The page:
When a 31-foot statue of Confucius was recently unveiled, it symbolized the Chinese government’s new embrace of traditional values. But then it was dismantled in the dead of night.
As politically significant tea leaves go, a 31-foot statue of the Chinese sage Confucius is an unusually large tea leaf. But scholars, political analysts, and bloggers are reading a lot into its sudden disappearance from Tiananmen Square.
Four months ago, when the gleaming bronze was unveiled just across the road from the famous portrait of Mao Zedong, it was widely interpreted as a dramatic sign of the Chinese government’s embrace of traditional values.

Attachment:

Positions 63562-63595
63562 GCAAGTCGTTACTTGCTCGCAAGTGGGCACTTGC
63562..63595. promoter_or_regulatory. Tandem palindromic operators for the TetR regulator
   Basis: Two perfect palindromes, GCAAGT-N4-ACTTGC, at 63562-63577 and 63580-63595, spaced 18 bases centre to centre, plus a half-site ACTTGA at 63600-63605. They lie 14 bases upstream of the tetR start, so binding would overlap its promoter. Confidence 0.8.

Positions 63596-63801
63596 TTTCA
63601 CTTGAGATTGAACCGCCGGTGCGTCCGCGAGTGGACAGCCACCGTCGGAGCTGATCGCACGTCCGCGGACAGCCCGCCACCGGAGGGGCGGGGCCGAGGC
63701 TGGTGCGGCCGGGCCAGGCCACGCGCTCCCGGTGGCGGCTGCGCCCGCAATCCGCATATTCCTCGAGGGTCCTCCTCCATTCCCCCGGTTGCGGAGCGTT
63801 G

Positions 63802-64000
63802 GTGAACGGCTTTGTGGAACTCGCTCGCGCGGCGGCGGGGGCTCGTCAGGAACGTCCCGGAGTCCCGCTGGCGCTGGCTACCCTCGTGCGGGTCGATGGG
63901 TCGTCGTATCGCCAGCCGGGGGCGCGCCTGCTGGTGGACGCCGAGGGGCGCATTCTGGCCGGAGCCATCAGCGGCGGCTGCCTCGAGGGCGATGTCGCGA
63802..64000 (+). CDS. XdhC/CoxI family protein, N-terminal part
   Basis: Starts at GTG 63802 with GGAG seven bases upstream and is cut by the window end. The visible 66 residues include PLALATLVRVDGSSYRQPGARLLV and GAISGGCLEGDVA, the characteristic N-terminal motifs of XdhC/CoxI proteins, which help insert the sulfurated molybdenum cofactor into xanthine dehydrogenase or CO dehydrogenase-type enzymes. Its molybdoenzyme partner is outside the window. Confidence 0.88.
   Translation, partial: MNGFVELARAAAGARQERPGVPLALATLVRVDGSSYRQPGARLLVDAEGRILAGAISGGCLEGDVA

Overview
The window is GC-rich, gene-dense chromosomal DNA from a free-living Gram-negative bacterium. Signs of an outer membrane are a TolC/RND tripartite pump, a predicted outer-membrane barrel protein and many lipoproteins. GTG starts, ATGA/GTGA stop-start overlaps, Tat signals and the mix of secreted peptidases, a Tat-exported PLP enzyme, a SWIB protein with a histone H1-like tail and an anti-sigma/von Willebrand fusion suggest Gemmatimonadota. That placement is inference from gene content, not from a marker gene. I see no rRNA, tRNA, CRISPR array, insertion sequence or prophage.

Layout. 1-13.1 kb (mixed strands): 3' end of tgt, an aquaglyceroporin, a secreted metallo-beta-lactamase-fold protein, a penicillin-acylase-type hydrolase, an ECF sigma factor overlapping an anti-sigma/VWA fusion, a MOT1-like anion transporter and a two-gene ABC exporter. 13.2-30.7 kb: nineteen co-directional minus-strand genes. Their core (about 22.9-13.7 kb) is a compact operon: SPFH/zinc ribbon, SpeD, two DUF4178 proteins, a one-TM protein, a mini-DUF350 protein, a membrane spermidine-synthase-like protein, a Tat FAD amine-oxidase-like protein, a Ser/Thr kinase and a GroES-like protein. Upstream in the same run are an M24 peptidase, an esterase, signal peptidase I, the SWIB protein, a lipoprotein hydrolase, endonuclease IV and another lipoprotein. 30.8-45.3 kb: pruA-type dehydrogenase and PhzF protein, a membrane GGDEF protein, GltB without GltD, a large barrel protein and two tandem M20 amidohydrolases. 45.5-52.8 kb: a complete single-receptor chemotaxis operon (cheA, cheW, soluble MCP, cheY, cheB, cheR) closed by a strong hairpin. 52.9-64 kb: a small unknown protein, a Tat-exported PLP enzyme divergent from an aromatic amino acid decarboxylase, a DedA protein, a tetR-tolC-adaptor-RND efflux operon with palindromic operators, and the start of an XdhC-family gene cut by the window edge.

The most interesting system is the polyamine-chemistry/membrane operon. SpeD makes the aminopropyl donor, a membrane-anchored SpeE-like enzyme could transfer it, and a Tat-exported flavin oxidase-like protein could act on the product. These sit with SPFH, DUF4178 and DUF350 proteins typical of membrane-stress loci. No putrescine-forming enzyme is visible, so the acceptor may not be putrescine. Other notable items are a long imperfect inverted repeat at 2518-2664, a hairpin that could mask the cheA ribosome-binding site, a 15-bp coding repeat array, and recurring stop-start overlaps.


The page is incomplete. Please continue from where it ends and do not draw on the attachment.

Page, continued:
Perhaps not. In the dead of night last Thursday, the statue was dismantled. Workers left some ugly blue corrugated iron fencing in its place.
“This may mean the left wing is growing more powerful in China,” speculates Kong Weidong, spokesman for the International Reunion Association of Confucius’ Descendants. “This was definitely a government decision.”
Confucius is a controversial figure in China. For centuries his philosophy guided the country’s rulers, but Mao branded him a feudal and backward influence. During the Cultural Revolution young radicals destroyed and defaced Confucian temples and artifacts.